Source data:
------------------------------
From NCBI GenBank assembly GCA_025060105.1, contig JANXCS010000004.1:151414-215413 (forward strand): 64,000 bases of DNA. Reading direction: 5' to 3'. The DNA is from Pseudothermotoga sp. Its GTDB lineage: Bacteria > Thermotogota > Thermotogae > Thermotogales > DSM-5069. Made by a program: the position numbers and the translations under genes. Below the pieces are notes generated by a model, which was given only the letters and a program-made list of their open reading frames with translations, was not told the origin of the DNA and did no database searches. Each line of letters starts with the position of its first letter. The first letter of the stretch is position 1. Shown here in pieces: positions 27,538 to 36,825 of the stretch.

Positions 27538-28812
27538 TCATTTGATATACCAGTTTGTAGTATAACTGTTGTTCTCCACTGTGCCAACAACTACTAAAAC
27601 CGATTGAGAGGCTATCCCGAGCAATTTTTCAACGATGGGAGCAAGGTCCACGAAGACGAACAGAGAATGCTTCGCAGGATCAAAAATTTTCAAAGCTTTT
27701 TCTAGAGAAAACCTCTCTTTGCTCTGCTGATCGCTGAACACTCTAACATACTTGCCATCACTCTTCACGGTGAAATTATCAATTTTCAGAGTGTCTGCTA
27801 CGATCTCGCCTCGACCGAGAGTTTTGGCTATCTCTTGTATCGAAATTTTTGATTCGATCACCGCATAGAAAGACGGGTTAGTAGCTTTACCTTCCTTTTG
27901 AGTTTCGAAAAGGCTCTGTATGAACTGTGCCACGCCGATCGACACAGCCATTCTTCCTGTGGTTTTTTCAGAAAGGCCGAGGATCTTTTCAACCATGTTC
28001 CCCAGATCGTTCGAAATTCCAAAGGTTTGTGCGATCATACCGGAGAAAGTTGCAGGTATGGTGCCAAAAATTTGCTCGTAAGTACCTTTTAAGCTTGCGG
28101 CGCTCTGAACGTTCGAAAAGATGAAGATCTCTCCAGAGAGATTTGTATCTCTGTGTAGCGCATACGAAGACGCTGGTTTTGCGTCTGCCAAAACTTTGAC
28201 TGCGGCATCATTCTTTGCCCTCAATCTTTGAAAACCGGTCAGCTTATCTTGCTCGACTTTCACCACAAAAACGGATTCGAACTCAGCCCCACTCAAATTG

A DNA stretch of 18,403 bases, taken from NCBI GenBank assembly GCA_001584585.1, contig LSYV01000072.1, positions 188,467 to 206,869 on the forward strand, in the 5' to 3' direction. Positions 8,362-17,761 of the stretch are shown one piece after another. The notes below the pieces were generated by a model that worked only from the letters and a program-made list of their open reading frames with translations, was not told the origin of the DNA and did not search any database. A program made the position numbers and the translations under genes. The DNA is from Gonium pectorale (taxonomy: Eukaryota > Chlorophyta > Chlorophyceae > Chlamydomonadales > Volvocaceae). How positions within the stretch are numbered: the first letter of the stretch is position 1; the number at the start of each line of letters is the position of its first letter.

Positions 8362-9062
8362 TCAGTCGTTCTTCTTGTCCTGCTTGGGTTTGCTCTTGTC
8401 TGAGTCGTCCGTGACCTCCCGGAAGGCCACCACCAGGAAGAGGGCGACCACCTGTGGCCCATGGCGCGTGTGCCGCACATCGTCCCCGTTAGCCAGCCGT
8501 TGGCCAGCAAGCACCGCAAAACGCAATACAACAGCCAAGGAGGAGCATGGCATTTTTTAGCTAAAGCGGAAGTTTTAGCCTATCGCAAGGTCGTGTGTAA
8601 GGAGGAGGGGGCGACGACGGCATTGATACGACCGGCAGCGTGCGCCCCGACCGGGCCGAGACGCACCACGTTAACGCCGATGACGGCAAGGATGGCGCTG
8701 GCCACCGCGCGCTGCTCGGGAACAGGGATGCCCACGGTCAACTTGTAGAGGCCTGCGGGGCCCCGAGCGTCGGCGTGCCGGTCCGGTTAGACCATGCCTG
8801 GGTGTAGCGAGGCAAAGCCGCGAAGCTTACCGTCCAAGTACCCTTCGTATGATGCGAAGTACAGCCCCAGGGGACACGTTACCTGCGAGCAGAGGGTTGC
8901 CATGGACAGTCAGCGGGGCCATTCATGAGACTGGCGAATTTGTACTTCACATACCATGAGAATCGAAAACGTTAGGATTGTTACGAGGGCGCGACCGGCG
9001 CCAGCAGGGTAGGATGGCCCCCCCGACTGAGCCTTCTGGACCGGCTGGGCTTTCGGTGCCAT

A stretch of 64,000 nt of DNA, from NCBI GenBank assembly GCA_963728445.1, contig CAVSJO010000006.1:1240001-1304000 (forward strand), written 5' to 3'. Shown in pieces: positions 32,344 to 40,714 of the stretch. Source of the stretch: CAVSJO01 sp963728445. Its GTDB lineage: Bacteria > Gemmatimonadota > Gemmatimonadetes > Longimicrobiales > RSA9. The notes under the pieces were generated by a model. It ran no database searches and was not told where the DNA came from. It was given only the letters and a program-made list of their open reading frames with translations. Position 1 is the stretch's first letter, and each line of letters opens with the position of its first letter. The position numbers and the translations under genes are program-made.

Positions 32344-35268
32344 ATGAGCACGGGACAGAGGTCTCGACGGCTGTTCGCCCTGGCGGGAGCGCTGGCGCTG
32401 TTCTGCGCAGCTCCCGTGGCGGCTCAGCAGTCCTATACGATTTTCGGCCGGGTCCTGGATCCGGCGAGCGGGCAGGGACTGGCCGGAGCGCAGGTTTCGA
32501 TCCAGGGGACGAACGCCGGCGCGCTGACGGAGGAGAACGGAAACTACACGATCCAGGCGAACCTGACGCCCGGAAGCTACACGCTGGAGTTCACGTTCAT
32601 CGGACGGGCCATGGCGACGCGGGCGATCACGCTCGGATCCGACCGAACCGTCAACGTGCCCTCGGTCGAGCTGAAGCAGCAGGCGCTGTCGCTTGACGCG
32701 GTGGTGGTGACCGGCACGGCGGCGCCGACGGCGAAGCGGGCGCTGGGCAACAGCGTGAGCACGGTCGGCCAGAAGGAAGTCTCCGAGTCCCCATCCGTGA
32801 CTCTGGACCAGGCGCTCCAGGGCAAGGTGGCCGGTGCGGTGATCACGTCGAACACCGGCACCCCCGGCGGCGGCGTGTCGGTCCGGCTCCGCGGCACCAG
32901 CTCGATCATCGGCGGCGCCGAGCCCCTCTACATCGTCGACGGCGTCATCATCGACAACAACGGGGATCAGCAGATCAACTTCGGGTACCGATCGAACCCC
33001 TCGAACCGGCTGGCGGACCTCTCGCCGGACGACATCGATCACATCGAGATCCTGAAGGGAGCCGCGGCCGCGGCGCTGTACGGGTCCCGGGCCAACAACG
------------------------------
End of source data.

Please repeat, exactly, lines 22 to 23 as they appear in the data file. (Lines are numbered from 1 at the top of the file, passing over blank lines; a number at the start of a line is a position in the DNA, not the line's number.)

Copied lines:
Positions 32344-35268
32344 ATGAGCACGGGACAGAGGTCTCGACGGCTGTTCGCCCTGGCGGGAGCGCTGGCGCTG